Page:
• Offer fiber-rich foods. Fruits and veggies are great for warding off constipation (see the section above for details). Whole grain foods are full of fiber, too, so be sure to offer plenty of those.
  • Don’t offer too many constipating foods. Constipating foods include rice cereal, bananas, applesauce, cheese, yogurt, white bread, white pastas, and potatoes. Now, let’s be clear — none of those foods is bad. Rather, think of them as foods that your baby shouldn’t eat too much of, since they can help cause constipation.

Everything You Need To Know About Starting Solids – All In One e-Book!

thumbnailWhat if you could find everything you needed to know about starting your baby on solid foods – when it’s best to start solids, how to introduce solids, complications, food allergies, etc. – in one easy-reference guide? Now you can! Your Baby’s Start To Solid Foods: A Comprehensive Guide will walk you through every step of starting solids. Plus, your e-Book package includes several bonus materials, designed to maximize your success in starting solids. You’ll get a thorough guide to treating constipation, a dietitian’s advice on how to avoid 5 common solid-foods mistakes, and a weekly mean plan for your baby’s first year. Grab your e-Book today, and ensure your baby has the healthiest possible start to solid foods!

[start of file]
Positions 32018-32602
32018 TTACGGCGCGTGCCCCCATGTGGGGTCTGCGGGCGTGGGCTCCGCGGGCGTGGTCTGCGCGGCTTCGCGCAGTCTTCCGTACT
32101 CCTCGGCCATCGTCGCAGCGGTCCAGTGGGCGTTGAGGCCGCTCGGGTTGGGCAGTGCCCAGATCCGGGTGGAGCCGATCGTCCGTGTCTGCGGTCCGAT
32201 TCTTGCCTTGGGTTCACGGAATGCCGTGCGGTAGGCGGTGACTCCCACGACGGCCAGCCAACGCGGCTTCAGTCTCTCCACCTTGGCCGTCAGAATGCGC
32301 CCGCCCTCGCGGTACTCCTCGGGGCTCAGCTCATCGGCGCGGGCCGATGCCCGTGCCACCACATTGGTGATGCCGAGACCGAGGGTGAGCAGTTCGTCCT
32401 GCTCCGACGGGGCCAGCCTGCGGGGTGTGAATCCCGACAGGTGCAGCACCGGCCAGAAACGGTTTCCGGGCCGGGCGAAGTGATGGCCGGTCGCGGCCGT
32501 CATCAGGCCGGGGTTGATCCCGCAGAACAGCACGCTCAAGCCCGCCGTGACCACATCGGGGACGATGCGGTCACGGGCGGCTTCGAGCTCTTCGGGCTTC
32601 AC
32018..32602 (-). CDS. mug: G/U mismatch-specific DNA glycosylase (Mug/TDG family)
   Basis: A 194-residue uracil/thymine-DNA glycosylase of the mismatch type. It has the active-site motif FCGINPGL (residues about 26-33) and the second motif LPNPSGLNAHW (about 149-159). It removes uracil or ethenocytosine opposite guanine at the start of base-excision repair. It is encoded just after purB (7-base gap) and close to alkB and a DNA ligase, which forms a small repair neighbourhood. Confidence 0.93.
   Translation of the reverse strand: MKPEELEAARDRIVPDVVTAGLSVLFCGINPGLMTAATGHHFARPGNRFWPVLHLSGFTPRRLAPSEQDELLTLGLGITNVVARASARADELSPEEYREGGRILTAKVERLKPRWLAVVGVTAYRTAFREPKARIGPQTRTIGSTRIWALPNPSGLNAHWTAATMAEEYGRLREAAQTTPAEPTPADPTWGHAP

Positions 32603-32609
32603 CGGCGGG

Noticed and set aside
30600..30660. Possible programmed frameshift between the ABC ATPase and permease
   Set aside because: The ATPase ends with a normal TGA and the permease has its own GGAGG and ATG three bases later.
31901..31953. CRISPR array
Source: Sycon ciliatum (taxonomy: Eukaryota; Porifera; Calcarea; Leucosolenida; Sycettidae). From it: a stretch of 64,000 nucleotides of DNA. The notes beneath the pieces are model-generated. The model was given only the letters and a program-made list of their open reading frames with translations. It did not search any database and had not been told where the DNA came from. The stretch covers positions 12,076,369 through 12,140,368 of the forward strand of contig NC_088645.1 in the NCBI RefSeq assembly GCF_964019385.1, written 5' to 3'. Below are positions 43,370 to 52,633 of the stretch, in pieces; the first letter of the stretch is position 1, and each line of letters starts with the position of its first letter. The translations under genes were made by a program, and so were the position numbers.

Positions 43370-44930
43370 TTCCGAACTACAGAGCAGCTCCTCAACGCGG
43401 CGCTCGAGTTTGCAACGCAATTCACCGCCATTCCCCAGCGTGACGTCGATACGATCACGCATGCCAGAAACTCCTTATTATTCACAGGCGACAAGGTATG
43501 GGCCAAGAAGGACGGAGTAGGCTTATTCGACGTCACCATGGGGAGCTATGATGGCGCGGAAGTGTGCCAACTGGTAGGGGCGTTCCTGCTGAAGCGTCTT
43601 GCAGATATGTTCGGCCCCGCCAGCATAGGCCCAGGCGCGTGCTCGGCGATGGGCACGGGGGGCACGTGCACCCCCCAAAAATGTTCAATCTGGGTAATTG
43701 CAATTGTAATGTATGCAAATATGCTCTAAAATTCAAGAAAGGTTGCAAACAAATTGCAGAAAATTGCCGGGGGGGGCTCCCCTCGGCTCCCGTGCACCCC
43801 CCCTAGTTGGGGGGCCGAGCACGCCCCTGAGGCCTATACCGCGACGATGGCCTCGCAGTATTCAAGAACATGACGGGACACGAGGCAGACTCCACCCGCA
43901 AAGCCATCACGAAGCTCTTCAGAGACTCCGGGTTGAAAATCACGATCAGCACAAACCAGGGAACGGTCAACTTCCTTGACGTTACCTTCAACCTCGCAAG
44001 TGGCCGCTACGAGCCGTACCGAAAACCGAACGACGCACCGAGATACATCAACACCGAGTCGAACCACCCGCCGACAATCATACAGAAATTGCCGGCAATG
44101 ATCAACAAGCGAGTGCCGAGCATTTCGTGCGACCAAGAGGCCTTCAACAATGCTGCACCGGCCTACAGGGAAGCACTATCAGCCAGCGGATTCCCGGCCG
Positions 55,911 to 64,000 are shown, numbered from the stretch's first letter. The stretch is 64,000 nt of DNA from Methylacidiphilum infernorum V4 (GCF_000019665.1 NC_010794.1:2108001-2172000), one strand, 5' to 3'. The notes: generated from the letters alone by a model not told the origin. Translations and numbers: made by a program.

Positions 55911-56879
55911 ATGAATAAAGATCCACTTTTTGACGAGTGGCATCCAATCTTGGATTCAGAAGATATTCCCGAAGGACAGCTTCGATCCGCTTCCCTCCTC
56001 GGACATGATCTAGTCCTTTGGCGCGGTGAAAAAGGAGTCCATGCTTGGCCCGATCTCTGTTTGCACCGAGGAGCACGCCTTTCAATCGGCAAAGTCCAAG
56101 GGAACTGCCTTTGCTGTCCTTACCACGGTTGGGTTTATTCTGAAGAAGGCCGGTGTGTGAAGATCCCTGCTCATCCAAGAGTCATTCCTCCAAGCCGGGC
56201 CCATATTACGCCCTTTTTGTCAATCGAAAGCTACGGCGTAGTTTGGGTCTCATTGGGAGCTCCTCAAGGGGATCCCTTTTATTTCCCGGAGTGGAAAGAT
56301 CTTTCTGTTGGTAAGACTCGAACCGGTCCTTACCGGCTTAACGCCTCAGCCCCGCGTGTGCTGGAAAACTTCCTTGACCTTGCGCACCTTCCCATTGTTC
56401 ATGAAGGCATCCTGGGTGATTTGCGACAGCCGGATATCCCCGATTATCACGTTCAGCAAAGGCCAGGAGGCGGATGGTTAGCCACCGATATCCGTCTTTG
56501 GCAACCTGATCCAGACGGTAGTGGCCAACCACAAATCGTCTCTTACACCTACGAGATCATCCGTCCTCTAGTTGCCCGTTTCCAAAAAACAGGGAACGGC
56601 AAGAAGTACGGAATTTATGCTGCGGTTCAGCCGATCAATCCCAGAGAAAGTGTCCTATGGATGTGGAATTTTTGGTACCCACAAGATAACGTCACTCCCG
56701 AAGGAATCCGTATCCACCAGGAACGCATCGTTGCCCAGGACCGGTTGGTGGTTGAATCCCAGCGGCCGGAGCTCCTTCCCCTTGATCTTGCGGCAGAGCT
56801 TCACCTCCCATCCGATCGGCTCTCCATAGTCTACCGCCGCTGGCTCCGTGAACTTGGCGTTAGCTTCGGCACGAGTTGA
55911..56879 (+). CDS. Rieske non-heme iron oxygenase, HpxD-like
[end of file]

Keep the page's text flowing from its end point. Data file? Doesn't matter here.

Do you have any tried-and-true tips on treating and preventing baby’s constipation? Share them below!

Tagged , , , , , , , , , , , , | Comments Off on How To Handle Your Baby’s Constipation
Get Your Free e-Book Today!

How Your Baby May React To Starting Solids

If you’ve been following our article series so far, you know the guidelines for when and how to start solid foods with your baby.  And if you’ve put our advice into practice, your baby may now be eating small amounts of solid food.  If that’s the case — congratulations!  We’re hoping your baby loves this newfound way of eating 🙂

But some of you may be shaking your head right now and thinking to yourselves, “Love it?  He HATES it!”  Or your baby may have started showing some strange (or even alarming) physical symptoms now that she’s eating solid foods.  Is this normal?  Is it fixable?  Don’t worry — if your baby isn’t reacting well to solids, we can help you determine what to do next.

Reacting to Solids:  Love Them or Hate Them?